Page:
A new study reveals dieting in teams for cash rewards produces better results than dieting alone: Employee groups losing weight for money were more successful at dropping pounds than individuals dieting on their own for the same amount. This finding followed on the heels of a Mayo Clinic study that found “compliance and adherence to a sustained weight-loss plan can be achieved by financial incentives,” and that “financial incentives can improve results, and improve compliance and adherence.”
Virtual teamwork can also pay off in weight loss, according to recent from the American Heart Association (AHA) and the University of South Carolina’s Arnold School of Public Health. Social media sites bring instant (and nonstop) accessibility, accountability, and peer support to help people stick to weight-loss goals.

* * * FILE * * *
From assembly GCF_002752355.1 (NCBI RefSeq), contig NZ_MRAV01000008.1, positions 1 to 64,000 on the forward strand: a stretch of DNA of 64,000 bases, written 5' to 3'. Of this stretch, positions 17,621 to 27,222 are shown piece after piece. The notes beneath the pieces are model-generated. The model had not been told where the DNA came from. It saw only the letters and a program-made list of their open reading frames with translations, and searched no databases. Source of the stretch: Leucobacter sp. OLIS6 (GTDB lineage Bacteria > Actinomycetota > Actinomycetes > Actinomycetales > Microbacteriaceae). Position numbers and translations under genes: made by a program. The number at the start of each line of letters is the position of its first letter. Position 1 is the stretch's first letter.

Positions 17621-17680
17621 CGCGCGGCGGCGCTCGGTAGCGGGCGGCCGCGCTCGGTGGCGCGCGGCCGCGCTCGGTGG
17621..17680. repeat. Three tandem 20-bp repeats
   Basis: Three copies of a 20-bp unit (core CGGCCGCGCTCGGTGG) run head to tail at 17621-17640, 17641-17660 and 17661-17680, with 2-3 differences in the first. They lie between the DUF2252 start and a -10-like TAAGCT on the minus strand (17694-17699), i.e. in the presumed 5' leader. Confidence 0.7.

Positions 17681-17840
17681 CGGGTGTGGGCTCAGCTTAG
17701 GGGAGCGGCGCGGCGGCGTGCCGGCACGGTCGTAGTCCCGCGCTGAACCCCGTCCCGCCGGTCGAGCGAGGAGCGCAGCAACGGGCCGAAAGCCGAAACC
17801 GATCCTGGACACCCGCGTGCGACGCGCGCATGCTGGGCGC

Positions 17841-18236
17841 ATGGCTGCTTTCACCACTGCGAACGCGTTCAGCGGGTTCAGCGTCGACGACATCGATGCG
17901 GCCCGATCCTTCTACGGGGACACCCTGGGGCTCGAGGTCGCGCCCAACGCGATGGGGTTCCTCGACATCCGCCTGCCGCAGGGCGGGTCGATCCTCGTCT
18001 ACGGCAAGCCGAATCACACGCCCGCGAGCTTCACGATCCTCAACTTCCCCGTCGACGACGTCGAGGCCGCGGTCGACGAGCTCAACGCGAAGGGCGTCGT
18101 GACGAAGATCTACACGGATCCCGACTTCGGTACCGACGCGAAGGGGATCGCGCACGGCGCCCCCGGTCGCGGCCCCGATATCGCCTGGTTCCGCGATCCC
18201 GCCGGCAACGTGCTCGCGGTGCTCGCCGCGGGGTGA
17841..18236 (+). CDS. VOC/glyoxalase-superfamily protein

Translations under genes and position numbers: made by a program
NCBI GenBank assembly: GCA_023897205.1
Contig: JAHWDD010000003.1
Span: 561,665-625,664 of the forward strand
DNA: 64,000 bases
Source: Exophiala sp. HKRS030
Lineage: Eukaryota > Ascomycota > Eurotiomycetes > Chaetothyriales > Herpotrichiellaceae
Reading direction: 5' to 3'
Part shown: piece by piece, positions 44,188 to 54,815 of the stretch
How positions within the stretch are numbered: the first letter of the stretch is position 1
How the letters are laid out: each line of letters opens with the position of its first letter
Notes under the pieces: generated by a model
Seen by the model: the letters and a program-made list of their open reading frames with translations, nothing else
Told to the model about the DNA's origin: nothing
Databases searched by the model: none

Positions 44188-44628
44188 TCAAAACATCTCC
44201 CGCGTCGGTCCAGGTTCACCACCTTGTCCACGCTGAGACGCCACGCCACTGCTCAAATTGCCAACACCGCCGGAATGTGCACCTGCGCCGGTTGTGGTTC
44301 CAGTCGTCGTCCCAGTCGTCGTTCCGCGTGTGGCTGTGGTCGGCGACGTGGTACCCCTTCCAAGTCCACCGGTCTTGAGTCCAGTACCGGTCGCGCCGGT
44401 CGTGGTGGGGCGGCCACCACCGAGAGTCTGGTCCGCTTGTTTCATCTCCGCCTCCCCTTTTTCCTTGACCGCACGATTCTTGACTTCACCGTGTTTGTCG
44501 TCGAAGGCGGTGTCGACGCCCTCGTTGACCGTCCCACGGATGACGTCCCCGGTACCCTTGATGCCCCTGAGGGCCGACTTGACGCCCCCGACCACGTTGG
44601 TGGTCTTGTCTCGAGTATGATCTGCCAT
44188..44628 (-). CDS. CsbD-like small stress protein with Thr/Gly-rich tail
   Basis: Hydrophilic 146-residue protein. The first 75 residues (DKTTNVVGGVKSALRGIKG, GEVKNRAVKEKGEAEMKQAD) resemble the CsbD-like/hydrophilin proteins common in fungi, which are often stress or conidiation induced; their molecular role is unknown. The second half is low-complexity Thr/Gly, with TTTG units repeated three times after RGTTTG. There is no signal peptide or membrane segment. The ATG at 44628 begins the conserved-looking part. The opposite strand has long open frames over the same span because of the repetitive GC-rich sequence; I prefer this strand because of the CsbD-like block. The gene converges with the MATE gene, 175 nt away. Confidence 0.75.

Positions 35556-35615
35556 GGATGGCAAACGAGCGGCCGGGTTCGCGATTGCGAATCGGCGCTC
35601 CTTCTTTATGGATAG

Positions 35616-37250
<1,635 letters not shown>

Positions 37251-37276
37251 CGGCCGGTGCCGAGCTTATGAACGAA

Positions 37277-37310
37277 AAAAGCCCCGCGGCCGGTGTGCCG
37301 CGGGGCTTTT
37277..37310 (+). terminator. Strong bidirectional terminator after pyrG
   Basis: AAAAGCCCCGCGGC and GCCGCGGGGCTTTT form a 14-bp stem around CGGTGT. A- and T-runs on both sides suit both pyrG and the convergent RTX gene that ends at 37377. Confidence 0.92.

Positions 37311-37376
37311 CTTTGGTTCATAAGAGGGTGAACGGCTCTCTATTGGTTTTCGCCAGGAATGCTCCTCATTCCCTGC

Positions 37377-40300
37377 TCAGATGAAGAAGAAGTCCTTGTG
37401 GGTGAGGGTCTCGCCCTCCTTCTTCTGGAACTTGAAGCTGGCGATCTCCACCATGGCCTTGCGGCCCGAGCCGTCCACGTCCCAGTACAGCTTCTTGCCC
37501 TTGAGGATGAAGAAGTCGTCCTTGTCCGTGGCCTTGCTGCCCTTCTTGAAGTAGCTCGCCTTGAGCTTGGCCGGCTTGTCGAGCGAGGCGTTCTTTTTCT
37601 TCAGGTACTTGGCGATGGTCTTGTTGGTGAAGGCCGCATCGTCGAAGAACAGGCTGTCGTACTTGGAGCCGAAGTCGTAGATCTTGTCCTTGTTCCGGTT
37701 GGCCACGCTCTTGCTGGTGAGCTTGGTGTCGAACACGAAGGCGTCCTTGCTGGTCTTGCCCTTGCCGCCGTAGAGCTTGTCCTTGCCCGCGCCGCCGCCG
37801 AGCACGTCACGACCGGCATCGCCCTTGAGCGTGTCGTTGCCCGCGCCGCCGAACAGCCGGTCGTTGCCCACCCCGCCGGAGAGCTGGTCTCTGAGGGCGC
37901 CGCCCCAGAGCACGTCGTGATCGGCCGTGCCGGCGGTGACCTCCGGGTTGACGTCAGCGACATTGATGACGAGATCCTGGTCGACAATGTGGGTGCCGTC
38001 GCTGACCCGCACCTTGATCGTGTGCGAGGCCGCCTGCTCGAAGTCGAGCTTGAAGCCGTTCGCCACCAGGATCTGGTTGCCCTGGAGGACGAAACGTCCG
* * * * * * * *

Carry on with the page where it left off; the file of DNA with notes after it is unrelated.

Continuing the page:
Tweet more, weigh less? In the South Carolina study, participants in a mobile weight-loss program who regularly utilized Twitter, instructional podcasts, and an activity monitoring app lost more than those who viewed podcasts only. The AHA analyzed eight different trials that merged social media with exercise and nutrition programs, and judged the combination effective. Test subjects lost weight, reduced dietary fat, and lowered their body mass index while exercising more.